The application was developed in partnership with the Botswana Society for the Deaf (BSD) and serves to share information on among others; HIV/AIDS, Non-Communicable Diseases (NCDs), sexually transmitted diseases, drug abuse, circumcision and pregnancy. The other significant project is the Kwibi, a wildlife mobile application used for online sightings, posting location finder, and record of incidents, analysis and reporting, for which BITRI and a local company; Fox Croft Pty Ltd, entered into a Computer Software License Agreement for the application earlier in November.

BITRI is also working on Nthusa Distress Call software suite used by the public to send distress messages to police, emergency, and fire services to request for assistance. The Fleet Management System keeps track of a vehicle’s life cycle, produces reports, gate logs, trip calendar, inventory management, and accident and process requests and performs other functions such as car Tracking, Geo-fencing, Speed limit & Ignition Status.

BITRI CEO also offered the installation of the Seding Solar streetlight, with the lights functioning properly in test sites in Moshupa, Lobatse and Letlhakane. Regarding the Biogas project developed in collaboration between BITRI and UNDP, with the objective to facilitate low-carbon investments and public-private partnerships in the production and utilization of biogas from agro-waste, the CEO appraised the audience that the project is predominantly being adopted in the districts in South-eastern Botswana.

The media had the opportunity to tour the 3D laboratory which has the capacity to enable direct manufacturing of complex geometries with ease, achieving therefore, a high degree of customization. The 3D printing will be ideal for patient-specific medical device applications, as well as combining multiple parts and producing assemblies as single units.

The laboratory currently does 3D printing using plastic, and will in the near future install equipment that allows for application using metal. The manufacturing of patient-specific implants such as the printing of mangled bones which conform to the bodies of recipients. The parts manufactured using the technology, can replace the original body parts and restore the quality of life of recipients.

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Motamma Horatius on politics and motherhood

13th January 2021
motamma

While it takes a lot to penetrate and thrive in the male dominated political space in Botswana, Block 3 Ward councillor Motamma Horatius, is one of the few females defying the odds.

Driven by passion, Horatius has always worn many hats and today she has become one of the few women who are thriving in the political space in Botswana. Prior to pursuing politics, she was an active participated in the creative space.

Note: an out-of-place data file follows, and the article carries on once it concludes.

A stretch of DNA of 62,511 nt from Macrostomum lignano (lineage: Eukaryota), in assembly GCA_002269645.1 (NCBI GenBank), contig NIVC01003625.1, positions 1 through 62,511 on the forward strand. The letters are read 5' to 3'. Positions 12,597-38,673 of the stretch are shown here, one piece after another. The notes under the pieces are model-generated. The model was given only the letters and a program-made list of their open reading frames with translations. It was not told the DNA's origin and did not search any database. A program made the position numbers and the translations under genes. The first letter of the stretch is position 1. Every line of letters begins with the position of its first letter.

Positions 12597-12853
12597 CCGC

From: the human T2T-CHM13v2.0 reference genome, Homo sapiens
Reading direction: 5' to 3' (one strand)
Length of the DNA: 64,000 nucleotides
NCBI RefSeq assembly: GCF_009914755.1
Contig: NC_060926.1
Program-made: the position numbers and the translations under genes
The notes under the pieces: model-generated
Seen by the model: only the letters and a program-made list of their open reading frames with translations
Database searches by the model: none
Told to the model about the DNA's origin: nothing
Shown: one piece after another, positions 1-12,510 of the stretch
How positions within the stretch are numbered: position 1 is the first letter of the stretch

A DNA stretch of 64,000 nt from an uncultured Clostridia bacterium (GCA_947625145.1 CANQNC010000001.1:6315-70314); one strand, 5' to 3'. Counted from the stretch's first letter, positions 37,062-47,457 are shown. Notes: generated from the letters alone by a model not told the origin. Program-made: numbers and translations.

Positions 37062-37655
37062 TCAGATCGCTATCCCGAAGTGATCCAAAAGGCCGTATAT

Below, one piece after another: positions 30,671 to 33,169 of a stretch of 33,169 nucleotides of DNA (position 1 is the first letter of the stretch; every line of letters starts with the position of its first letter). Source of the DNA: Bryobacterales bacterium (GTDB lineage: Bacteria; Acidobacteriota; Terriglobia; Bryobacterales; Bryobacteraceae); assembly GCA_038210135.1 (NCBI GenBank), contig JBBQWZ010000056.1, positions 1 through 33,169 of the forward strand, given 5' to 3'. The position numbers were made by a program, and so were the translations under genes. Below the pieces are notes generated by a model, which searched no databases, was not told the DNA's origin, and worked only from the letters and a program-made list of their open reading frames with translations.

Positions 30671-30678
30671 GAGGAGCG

Horatius, a beauty queen, notably famous for her reign as Miss World Tourism Botswana represented Botswana in a television show famously known as Big Brother Africa. During her stay in the house, she got termed darling of the continent for an outstanding performance that promoted unity, humility and culture.

After serving for some time in public space, and making a name for herself as well as serving as a brand ambassador she decided to step in a career that will forever challenge her. This was after she had travelled the world and demonstrated her unique leadership skills and brilliance.

“I stopped and asked myself why am I not incorporating this brilliance back home. And wherever you go worldwide Botswana with all her faults is a beacon of hope in everything. And even successful countries came here to benchmark and implemented our policies and are flourishing such as Rwanda. So I decided to join active politics and go straight to the ruling party to add a youthful feel to an already existing force and help modernise it to serve better not from afar but from within,” she clarified.

“So my ample experience in civic leadership across countries around the world catapulted me to join active politics because I wondered, if I can do as much as an individual even across nations, how much can I do whilst in office, locally. And I chose to start from the ground up, in order to avoid leaving the locals behind.”

The stern and tenacious young leader, currently sit as the Chairperson of Finance Committee at Gaborone City Council, and also chairs Performance Monitoring Committee.